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Re: Nitpick with FLOOR etc.
> From: Paul Schlie <schlie@xxxxxxxxxxx>
>> From: Aubrey Jaffer <agj@xxxxxxxxxxxx>
>> | Date: Tue, 02 Aug 2005 21:48:52 -0400
>> | From: Paul Schlie <schlie@xxxxxxxxxxx>
>> | > From: Aubrey Jaffer <agj@xxxxxxxxxxxx>
>> | > | From: Paul Schlie <schlie@xxxxxxxxxxx>
>> | > |
>> | > | - I still don't understand how it's acceptable for (/ 1/-0.0)
>> | > | => 0.0, as it seems neither necessary, nor desirable to
>> | > | propagate IEEE-754 mistake.
>> | >
>> | > (limit / -/0. -1.0e222) ==> 0.0
>> | - which is only the case as you don't differentiate between -0.0
>> | and +0.0;
>> The `limit' procedure does not call `/' at the limit point.
>> Its last call to `+' generating the return value is
>> (+ 999.9999999999999e-225 -999.9999999999999e-225) ==> 0.0
> - Therefore it would appear the implementation of limit is flawed,
> as if it is agreed that: #i-1/0 :: -1.0/0 :: 1/-0.0 :: -Inf.0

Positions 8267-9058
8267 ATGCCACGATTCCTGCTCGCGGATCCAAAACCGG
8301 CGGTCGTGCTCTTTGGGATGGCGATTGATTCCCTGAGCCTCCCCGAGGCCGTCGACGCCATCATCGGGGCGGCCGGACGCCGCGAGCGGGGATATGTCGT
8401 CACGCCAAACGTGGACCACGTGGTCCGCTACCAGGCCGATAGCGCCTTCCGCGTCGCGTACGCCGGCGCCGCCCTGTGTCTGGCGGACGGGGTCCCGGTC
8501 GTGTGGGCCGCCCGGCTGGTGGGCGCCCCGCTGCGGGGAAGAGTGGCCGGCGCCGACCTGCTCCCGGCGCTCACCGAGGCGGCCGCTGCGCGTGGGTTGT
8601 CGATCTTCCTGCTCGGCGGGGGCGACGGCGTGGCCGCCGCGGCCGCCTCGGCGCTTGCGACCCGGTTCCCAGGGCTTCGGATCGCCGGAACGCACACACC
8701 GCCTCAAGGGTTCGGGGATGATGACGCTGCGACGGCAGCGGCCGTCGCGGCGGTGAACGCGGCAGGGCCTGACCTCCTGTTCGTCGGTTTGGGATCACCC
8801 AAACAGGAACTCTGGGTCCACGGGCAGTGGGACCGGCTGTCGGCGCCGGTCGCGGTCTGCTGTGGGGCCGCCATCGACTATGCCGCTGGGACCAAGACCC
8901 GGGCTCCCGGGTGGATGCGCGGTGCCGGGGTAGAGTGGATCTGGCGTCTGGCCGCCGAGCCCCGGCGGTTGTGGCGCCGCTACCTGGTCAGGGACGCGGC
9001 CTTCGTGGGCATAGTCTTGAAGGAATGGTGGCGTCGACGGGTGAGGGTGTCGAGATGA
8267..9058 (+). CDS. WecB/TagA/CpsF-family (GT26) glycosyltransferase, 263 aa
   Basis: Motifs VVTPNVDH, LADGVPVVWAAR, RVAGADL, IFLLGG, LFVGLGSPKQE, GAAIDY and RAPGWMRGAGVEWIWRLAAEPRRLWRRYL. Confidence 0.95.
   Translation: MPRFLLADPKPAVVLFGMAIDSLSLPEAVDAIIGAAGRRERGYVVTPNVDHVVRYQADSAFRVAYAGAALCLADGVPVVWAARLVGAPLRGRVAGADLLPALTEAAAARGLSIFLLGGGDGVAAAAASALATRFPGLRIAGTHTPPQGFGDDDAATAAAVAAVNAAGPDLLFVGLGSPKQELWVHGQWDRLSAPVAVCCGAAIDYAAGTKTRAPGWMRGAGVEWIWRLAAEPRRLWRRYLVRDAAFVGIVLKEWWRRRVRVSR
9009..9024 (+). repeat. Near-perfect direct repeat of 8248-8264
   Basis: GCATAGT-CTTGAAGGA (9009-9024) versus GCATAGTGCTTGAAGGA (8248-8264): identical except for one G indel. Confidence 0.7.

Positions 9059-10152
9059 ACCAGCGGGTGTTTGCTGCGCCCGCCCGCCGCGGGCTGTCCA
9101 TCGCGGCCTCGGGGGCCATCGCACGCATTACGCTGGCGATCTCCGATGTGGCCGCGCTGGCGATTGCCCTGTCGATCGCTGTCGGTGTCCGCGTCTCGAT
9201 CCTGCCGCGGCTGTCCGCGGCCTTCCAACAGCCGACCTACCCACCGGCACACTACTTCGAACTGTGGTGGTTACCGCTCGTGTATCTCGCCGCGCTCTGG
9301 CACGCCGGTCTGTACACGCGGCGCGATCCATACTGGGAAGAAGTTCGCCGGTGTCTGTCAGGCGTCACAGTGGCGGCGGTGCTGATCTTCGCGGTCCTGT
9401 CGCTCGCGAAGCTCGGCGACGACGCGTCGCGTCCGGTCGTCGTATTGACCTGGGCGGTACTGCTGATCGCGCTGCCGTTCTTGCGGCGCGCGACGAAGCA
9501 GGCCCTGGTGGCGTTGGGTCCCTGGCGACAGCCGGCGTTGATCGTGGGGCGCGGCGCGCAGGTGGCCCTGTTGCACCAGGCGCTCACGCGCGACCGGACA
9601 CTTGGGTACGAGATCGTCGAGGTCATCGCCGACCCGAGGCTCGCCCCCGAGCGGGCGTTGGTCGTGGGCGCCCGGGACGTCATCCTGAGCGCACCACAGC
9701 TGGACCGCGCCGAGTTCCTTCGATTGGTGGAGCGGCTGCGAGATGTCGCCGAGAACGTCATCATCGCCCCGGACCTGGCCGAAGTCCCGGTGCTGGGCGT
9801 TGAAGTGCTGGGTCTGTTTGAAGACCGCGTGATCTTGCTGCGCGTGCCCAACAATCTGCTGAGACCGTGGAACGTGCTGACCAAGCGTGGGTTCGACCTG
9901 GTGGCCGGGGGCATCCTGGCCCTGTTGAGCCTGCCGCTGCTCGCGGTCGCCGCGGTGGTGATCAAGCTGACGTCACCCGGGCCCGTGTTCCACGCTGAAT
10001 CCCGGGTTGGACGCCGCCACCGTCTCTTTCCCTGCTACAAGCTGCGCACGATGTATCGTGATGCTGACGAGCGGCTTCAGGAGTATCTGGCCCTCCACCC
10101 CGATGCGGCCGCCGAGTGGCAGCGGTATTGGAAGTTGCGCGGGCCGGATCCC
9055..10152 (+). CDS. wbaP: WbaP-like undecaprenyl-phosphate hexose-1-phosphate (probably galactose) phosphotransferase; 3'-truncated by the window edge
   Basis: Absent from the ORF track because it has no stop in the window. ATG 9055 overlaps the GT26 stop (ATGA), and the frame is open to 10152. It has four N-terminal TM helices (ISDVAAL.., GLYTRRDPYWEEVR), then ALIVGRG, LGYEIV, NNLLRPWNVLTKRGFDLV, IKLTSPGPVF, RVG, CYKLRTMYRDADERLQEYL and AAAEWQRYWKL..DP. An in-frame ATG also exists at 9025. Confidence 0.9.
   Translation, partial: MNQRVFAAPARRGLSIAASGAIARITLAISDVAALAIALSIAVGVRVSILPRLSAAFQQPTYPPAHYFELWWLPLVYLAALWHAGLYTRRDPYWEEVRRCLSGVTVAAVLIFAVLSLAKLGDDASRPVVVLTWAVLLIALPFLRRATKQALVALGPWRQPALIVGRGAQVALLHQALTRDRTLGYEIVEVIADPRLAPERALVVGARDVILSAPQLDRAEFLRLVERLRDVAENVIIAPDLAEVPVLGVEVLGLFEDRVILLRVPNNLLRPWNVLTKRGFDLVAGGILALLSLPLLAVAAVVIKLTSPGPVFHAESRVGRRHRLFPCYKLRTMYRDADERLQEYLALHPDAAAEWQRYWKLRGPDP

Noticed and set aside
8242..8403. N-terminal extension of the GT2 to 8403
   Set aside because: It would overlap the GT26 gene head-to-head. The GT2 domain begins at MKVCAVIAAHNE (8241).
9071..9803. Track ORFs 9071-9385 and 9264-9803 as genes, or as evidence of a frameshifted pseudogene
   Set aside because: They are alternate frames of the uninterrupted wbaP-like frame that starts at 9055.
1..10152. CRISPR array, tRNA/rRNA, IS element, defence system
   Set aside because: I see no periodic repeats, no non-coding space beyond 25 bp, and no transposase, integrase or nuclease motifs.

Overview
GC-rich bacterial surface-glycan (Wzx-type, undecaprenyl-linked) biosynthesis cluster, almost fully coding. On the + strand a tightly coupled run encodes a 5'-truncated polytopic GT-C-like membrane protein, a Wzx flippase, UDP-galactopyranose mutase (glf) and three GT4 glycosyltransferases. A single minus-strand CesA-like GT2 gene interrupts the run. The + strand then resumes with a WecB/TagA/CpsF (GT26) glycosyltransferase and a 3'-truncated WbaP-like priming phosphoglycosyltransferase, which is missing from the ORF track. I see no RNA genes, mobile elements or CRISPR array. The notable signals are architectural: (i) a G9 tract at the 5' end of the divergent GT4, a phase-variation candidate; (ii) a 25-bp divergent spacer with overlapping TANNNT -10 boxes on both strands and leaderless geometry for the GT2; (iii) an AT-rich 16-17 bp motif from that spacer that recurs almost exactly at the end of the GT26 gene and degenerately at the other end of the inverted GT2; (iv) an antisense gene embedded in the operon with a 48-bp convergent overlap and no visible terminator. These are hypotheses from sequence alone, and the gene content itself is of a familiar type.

> then it follows that it's reciprocal must then be correspondingly
> both infinitesimally small and negative (not positive). Apparently
> resulting from it's implementation not treating +-0.0 as special
> case reciprocal infinite, as in general the magnitude of the
> deviation about a value should never be greater than the magnitude
> of the value itself, as otherwise the limit calculation will be
> erroneous, where the only arguable exception would be about an
> absolute 0, where by definition any deviation about itself will
> result in varying signed magnitudes (where absolute 0 has neither
> a sign nor magnitude).
- more specifically, deviations about a point should only likely be
considered generically acceptable iff they remain within the region
of a function's continuity; where for division this deviations of
greater magnitude than the limit point will produce errinous results.